Carnival Cheer: Uplifting citizens and promoting local for locals
“If it hadn’t been for the carnival, most of my wares would have remained at home, without fulfilling the purpose of being used”, says Ongmu Tamang, a craftswoman working at one of the handloom stalls at Temi Tea Autumn Carnival in South Sikkim.
One of Sikkim's most famous seasonal events, Temi Autumn Carnival is organized annually by the Temi Tea Estate Board in Namchi, South Sikkim. A three-day celebration marking the essence of the end of tea harvesting, it was one of the first official social events to be organized after India’s Unlock phase, keeping strictly in mind the SOPs.
The theme for this year was Local For Locals, where local cuisines from different tribes and communities of Sikkim were presented.
T.T Bhutia, Chairman for Temi Tea Board stated, “There are various programs and festivals celebrated across Sikkim but our local educated youths were not included, while in this 2020 Temi Autumn Carnival we tried to give platforms for the locals so that they could showcase their talent. The decorations, artists the stage designer including various others are all done by the locals”
Promoting the locals, various art execution and ethnic cultural and traditional attractions were showcased during the carnival, and in the other hand promoting adventure tourism various sports like Heli joy ride, horse riding, zip-lining and mountain biking was organized.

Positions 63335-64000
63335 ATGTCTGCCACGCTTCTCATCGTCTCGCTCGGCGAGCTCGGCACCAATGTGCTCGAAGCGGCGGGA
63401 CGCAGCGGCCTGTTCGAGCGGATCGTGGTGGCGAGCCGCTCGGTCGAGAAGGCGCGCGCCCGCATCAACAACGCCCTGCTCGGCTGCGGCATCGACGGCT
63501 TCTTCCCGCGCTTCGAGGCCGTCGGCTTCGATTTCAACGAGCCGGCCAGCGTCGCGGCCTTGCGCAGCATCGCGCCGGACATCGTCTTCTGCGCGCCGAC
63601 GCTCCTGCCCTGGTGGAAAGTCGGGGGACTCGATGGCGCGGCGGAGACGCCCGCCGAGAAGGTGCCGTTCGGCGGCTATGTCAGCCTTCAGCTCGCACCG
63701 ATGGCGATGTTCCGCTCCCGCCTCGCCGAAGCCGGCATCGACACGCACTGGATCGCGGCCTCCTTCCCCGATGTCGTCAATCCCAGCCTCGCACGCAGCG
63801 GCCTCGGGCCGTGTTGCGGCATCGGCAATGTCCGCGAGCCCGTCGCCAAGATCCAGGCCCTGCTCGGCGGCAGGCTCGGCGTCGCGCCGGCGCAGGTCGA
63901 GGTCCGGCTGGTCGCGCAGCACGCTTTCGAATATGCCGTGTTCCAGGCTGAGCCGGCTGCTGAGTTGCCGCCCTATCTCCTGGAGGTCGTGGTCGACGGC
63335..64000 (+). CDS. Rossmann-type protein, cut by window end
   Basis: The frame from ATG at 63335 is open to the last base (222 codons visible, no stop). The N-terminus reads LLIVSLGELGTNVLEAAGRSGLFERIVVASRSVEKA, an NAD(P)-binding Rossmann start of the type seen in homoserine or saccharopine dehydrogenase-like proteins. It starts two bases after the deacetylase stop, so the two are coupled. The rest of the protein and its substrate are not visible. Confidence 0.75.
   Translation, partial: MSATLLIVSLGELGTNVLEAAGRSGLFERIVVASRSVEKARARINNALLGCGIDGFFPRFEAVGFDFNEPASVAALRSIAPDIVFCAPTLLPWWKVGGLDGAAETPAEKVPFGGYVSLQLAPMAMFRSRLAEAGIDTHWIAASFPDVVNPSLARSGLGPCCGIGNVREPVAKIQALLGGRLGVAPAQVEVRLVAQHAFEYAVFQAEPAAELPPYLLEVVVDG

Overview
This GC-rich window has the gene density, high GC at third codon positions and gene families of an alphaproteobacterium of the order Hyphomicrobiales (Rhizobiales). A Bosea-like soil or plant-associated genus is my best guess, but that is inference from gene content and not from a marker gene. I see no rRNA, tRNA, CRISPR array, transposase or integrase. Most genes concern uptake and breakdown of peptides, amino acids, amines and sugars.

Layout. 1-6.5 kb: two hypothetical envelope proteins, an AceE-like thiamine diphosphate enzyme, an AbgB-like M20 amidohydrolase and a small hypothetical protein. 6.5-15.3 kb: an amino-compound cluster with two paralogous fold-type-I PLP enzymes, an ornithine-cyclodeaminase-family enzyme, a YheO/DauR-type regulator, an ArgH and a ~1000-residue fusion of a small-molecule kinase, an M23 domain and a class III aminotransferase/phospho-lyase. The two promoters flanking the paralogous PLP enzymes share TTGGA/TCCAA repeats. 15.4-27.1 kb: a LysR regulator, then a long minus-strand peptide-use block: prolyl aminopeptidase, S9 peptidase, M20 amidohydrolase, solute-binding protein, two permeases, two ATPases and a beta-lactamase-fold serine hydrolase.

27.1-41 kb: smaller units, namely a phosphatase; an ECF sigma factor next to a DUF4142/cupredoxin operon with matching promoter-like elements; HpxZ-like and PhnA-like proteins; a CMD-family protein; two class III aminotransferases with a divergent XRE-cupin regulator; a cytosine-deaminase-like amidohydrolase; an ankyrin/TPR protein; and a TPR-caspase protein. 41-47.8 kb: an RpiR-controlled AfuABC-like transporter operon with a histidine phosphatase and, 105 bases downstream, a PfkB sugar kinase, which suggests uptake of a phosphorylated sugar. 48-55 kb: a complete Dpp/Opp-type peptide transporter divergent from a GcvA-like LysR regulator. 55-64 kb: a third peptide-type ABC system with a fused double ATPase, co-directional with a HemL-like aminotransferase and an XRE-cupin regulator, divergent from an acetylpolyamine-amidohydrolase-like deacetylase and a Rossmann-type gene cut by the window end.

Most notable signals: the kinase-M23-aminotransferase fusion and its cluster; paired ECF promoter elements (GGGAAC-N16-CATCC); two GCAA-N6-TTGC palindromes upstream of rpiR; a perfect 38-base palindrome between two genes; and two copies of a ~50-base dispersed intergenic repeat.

Bhutia further added, “Basically this year we have focused on adventure tourism so that people could take a tour of the beautiful gardens of tea and admire its adorable landscape”.
Quite naturally, footfall has been lesser than the year before, in spite of all borders being opened for tourists but at the same time, it gave businesses a chance to gain some profit after months of remaining latent.
Apart from the cultural significance, economic benefits can be reaped from these festivals as well. Locals supporting the businesses of other locals results in the economic growth of the state. Young entrepreneurs can get a glimpse of their world, learn the nooks and crannies of the trade. While setting up stalls to sell their craft, they can hire a workforce and develop an understanding of how to handle and manage labour.
Carnivals can also be a way for the location to get some exposure and attract tourists. Thus, increasing the revenue of the state. The culture of the region can also be highlighted to people visiting the state. Events and carnivals can be really beneficial in the tourism industry and a lot of tourists means an increase in the revenue of the state. If by any chance festivals like these get international recognition then it will instil a sense of pride and joy among the people of the community, inspiring them to pursue and sell their generational crafts. It can be also seen as a motivating factor for promoting the wellness and welfare of the community. Carnivals are a great way for people to interact and socialise during such hard times, where the pandemic had managed to cut off humans from physical interactions, even if it was for a brief period of time.
Events like the Red Panda Winter Carnival and Namchi Mahotsav occur annually, with the locals marking their calendars for the dates it falls on so as to never miss a day of consuming one’s tradition and culture in various forms, whether it be art, music, dance or food. These festivals are not only built to attract the attention of tourists but help them understand Sikkim’s cultural and contemporary history and to feel the joy of sharing space with its residents.